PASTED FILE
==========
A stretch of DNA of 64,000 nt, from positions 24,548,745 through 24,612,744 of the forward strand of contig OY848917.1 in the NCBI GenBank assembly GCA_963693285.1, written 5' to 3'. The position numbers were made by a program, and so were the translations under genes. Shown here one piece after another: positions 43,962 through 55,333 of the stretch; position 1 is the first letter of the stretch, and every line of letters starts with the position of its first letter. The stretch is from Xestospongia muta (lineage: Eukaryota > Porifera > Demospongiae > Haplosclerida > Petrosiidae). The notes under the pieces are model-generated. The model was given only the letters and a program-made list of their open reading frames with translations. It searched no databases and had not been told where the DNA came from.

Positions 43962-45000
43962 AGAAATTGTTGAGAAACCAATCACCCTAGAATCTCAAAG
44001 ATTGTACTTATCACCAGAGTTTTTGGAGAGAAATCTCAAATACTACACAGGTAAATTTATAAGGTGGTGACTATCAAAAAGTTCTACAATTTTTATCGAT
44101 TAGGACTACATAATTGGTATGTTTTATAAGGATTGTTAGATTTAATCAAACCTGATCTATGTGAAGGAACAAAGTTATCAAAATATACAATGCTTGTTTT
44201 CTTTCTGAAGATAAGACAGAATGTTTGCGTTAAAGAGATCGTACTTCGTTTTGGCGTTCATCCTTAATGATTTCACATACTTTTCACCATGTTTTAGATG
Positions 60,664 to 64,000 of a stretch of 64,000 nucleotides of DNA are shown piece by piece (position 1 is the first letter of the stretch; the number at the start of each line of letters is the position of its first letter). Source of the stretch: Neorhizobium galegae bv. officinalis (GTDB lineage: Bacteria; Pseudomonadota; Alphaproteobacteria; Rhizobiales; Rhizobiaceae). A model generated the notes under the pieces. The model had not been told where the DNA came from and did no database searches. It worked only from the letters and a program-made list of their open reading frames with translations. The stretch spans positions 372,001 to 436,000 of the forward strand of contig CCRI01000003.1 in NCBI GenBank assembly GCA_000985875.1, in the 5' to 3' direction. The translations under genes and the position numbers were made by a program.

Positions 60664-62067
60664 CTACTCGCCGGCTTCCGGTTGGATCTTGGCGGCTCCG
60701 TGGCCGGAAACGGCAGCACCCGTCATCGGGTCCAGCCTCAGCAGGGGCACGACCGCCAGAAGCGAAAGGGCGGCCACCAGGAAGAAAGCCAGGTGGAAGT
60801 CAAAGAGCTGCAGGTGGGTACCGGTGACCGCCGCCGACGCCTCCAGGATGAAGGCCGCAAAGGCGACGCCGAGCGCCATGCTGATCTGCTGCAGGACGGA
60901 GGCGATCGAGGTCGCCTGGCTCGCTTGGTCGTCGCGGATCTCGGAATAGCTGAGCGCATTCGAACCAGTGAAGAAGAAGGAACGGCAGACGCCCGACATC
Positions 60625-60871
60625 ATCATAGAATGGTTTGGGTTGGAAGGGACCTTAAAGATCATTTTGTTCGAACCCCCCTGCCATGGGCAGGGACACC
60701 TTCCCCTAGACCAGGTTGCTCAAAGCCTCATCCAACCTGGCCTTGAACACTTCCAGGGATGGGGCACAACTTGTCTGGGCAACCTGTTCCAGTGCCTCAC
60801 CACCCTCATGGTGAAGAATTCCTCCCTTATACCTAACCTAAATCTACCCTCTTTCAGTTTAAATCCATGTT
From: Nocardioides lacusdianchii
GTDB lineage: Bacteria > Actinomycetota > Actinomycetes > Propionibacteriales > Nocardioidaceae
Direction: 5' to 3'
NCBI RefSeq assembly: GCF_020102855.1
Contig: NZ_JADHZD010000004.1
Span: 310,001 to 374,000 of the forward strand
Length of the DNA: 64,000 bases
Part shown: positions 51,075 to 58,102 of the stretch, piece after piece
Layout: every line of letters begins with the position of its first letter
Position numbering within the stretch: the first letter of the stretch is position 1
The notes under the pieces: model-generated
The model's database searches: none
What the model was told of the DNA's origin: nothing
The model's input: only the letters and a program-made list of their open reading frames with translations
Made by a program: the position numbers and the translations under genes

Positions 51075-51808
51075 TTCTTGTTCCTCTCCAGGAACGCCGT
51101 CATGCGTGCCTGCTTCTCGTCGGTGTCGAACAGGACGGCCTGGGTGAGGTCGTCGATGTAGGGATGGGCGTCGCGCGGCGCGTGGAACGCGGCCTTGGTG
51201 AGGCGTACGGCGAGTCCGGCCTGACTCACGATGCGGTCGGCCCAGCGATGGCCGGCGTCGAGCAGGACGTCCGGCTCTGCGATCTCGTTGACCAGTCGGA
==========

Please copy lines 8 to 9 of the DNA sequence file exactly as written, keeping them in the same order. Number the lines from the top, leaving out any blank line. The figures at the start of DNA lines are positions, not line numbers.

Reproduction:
Positions 60664-62067
60664 CTACTCGCCGGCTTCCGGTTGGATCTTGGCGGCTCCG